Animal Behavior/Inbreeding

Inbreeding and DispersalEdit

Inbreeding: refers to (preferential) mating between biological relatives. As relatives (i.e., ancestors of the first individuals are shared with those of the second individual), they carry genes which are "identical by descent"; extreme inbreeding: mating between sibs, half-sibs, parent-offspring Outbreeding: (preferential) mating between non-relatives Positive assortative mating: mating among individuals who share particular genes or phenotypes Negative assortative mating: mating among individuals who do not share particular genes or phenotypes Inbreeding Coefficients: Individual inbreeding coefficient (i.e., Pedigree inbreeding): F represents the probability that the offspring is homozygous due to identity by descent (ibd) at a randomly chosen autosomal locus, ranges in value from 0 (no locus ibd) to 1 (all loci ibd). Significant factors for pedigfree inbreeding are Factors which determine the probability that various kinds of individuals will come into contact, e.g., population demography (sex ratio, birth or death rates), individual and population dispersal patterns, spatial distributions Behavioral preferences for or against certain classes of individuals as potential mates. Behavioral preferences influence the acceptance or rejection of different types of individuals as mating partners Population inbreeding coefficient: f measured by deviations from Hardy-Weinberg Equilibrium (a2+2aA+A2), examine for an over-representation of homozygotes. f ranges from -1 (inbreeding avoidance) to 0 (random mating) to 1 (inbreeding) Inbreeding depression: overrepresentation of homozygotes; e.g. matings between cousin are rare (0.05% in U.S.) but account for 20% of albinos; deficiency in immune systems; recessive, deleterious alleles occur more likely in homozygous condition; humans have on average 8 recessive, deleterious alleles. 1% increase in inbreeding produces 11% increase in the incidence of genetic diseases; Even small amounts of pedigree inbreeding in a random mating population greatly increase the incidence of some types of genetic disease. This is of particular concern in groups with small effective population sizes - Amish, Ashkenzi Jews Outbreeding depression: Extreme case, hybridization across genetically differentiated populations Outbreeding vs. Inbreeding Tradeoffs: hybrid vigor Advantages and disadvantages of dispersal/outbreeding: local conditions are suitable for reproduction, acquired resistance to disease, functional association of gene complexes shaped by local adaptations, Population genetics and the Rate of Evolution: Ground squirrels have matrilineal kin clusters and estrous is synchronized. Thus the same male is likely to mate with several closely-related females - genetic diversity of populations is primarily contained between kin clusters, high local levels of inbreeding assure the disproportionately high expression of different genotypes - rapid rate of evolution in mammals Dispersal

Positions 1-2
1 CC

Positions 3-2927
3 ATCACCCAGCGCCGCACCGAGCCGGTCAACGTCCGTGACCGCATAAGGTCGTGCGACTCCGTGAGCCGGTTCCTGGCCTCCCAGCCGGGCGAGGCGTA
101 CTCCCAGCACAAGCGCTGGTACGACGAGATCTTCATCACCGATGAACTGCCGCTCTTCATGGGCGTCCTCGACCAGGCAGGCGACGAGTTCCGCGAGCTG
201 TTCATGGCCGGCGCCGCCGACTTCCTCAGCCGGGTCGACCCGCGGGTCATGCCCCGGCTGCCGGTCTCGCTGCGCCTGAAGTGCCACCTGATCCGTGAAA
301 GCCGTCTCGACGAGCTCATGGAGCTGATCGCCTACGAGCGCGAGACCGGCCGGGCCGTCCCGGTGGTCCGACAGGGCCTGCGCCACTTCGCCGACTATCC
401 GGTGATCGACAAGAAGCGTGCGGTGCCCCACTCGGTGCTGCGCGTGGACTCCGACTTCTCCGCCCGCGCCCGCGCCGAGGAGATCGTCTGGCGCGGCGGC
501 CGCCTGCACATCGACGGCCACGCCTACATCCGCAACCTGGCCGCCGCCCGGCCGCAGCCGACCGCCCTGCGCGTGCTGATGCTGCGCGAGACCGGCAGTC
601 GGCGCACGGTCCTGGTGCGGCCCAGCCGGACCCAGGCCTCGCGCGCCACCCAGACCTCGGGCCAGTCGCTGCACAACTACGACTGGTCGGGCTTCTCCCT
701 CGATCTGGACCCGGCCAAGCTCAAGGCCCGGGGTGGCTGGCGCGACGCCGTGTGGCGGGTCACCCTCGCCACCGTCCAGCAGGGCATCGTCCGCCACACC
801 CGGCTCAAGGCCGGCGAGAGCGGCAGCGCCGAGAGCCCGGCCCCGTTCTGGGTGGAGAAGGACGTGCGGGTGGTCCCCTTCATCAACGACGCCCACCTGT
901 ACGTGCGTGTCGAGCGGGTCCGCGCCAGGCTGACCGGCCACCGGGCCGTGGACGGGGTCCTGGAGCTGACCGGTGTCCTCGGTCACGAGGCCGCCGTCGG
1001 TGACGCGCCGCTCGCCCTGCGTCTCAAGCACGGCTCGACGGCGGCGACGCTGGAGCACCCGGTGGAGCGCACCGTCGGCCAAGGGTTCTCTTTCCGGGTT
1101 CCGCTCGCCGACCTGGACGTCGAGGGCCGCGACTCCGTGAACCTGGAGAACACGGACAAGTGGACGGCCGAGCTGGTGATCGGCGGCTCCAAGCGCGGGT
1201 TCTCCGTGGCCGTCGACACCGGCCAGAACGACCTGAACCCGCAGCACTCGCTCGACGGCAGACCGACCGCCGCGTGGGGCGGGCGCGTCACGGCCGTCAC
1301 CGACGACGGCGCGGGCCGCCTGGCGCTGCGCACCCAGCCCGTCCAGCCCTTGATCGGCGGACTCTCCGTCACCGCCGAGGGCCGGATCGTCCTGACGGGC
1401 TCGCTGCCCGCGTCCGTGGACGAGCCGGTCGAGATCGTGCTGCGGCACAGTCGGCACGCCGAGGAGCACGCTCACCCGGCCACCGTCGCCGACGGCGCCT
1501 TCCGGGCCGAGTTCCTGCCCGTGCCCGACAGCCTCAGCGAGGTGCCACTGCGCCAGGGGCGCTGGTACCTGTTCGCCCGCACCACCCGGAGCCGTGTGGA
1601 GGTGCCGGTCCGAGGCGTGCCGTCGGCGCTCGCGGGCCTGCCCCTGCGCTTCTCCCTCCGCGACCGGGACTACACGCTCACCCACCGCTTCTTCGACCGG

<Dispersal>: Travel of Individuals, Ecological process affecting distribution, and genetic process affecting geographic differentiation and variation Philopatry: limited dispersal where average propagule (i.e. offspring) moves less than 10 homeranges away from natal site Vagrancy: wide dispersal where average propagule moves more than 30 homeranges away from natal site Successful dispersal: dispersal is successful if propagule obtains opportunity to breed and raise young (i.e. genes migrate)

Last modified on 22 February 2011, at 03:53